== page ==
Last week, when Britney Spears addressed the court regarding her conservatorship for the first time in years, she said something striking: “I didn’t want to say any of this to anybody, to the public, because I thought people would make fun of me or laugh at me and say, ‘She’s lying, she’s got everything, she’s Britney Spears.’”
As it turns out, despite being worth USD$60-million, Spears doesn’t have “everything.” Based on what she told Los Angeles probate judge Brenda Penny, she has experienced serious abuse under her conservatorship, including being barred from seeing friends, not being in control of her own money, being forced to work when she was seriously ill, ordered to take lithium against her will and, perhaps most horrifyingly, being told she doesn’t have permission to remove her IUD despite wanting to get married and have another child – a serious breach of her reproductive freedom. But in other ways, she was right: Until very recently, many members of the media and the general public were more likely to mock the pop star than believe her if she asked for help.
Conservatorships are legal arrangements where a judge grants a person or organization the responsibility to care for an adult who is deemed incapable of caring for themselves. They can apply to a person’s day-to-day life, including their housing and medical care or their finances, or both. Spears has been subject to a conservatorship since 2008, when her father, Jamie Spears, asked the courts to temporarily put him in charge of both her person and estate.
The details of that time have long been pop-culture lore: In 2006, Spears was photographed driving with her infant son, Sean Preston, on her lap, and received plenty of media attention for partying with Paris Hilton and Lindsay Lohan. In 2007, she famously shaved her head, hit a paparazzo’s SUV with an umbrella, publicly struggled with addiction and lost custody of her children to her ex-husband, Kevin Federline. In January, 2008, she was twice placed under an involuntary 72-hour psychiatric hold, once after a custody standoff that involved police. That’s when her father stepped in to ask for the temporary conservatorship; by October of that year, it had become permanent.
Despite the flurry of attention Spears attracted for her entire career, the first concerns about her conservatorship didn’t come from journalists, or even from activists or legal experts. The first questions came from fans. According to The New York Times, fan site BreatheHeavy.com started a “Free Britney” campaign in 2009. How, fans wondered, could she be incapable of making major decisions about her life or career, but also capable of releasing an album (the chart-topping, Grammy-nominated Circus), touring and guest-starring on sitcoms?
But beyond those fans, the public didn’t take notice until 2019. In January of that year, Spears announced that her soon-to-start second residency in Las Vegas was on hold indefinitely because of her father’s health (he had a ruptured colon). Her Instagram, where she’d been regularly posting inspirational memes and videos of herself dancing, painting or working out, went dark. More worryingly, she seemed to disappear in real life, too.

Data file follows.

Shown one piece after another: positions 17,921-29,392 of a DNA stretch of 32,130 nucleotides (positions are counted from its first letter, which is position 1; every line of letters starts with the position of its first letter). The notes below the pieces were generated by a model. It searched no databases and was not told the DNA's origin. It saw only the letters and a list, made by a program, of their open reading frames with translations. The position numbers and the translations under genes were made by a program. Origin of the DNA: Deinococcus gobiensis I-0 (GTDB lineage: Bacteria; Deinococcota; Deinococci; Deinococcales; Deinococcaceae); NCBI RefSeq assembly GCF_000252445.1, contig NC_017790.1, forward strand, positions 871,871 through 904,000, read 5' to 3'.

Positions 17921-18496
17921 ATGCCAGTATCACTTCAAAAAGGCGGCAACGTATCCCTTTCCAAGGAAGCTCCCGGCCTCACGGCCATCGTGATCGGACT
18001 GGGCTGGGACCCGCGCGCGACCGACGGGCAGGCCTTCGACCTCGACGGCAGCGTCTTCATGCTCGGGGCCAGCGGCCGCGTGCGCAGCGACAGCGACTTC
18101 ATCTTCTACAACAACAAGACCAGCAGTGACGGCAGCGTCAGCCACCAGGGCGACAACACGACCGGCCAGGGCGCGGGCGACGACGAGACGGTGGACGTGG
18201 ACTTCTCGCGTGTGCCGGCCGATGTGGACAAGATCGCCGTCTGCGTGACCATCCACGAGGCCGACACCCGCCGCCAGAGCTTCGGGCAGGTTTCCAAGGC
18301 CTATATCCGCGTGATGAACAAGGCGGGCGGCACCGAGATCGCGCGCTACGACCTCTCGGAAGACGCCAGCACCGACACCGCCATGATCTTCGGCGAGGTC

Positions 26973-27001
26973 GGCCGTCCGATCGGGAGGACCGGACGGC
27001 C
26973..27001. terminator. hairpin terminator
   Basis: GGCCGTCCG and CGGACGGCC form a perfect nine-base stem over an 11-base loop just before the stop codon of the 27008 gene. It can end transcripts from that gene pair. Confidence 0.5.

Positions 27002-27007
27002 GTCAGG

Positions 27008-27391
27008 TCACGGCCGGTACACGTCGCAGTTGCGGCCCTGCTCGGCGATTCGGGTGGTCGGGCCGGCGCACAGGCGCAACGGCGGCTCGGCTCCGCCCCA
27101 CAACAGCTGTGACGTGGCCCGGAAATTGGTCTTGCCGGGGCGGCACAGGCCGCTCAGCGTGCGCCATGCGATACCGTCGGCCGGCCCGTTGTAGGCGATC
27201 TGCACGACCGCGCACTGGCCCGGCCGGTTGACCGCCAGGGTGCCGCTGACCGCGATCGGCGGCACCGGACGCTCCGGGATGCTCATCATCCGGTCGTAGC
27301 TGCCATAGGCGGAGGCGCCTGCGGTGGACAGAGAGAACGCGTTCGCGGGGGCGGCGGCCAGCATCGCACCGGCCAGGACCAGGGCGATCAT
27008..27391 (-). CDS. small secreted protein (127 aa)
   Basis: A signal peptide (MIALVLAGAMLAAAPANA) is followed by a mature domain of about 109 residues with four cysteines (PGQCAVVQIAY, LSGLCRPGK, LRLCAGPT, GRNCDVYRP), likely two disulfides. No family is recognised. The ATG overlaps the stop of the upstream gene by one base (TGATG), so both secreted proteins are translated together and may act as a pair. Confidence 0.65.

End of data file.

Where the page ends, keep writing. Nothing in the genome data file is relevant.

When people began speculating about her whereabouts, a post suddenly appeared on Spears’s Instagram account, but fans doubted whether it was really her. Hours later, TMZ broke the news that Spears had checked into a mental-health facility to undergo treatment, which many media outlets and fellow celebrities praised her for. But a few weeks later, the podcast Britney’s Gram shared audio of someone claiming to be a paralegal familiar with the conservatorship case; he said Spears had been forced into treatment. Her fans rallied, and the modern #FreeBritney movement was born.
At first, news coverage centred on the movement itself – and I’d argue that, in many cases, the tone was more gawking and doubtful than genuinely interested in what fans were saying. But soon it evolved to focus on Spears’s case itself: What restrictions govern her life? How did she actually feel about the conservatorship? Is she … okay? Women’s magazines published explainers about conservatorships and news organizations – including The Los Angeles Times and The New York Times – began covering the case extensively, the latter even producing the wildly successful documentary Framing Britney Spears.
To be fair, that’s not the only reason Spears became newsworthy again. We’re also in a cultural moment where outlets are reflecting on the ways they used to talk about young women, particularly Spears, in the 1990s and early 2000s. It’s easy to see that at least some of the blame for Spears’s mental state belonged to media, both mainstream and tabloid, which first obsessed over her body and virginity, later blamed her for breaking Justin Timberlake’s heart, and then gleefully watched as she spiralled.
In 2008, weeks after Spears was hospitalized, clearly in crisis, Rolling Stone published a feature by Vanessa Grigoriadis that referred to the singer as “an inbred swamp thing.” Us Weekly, which recently tweeted “Free Britney,” published cover lines calling Spears “sick,” (November, 2007) “out of control” (January, 2008) and a “time bomb” (January, 2008). She was also a perennial source of inspiration for late-night TV hosts, whose cruel jokes were reliably picked up by entertainment outlets the next morning.
The fan-driven discourse isn’t perfect – those without disabilities tend to argue Spears deserves freedom because she’s not disabled enough to need a conservatorship, instead of understanding the wider criticism of conservatorships, which deem people incapacitated based on ableist criteria. But without the surge of interest from her fandom, I’m not sure as many media organizations would be paying attention to the case or to conservatorships themselves.
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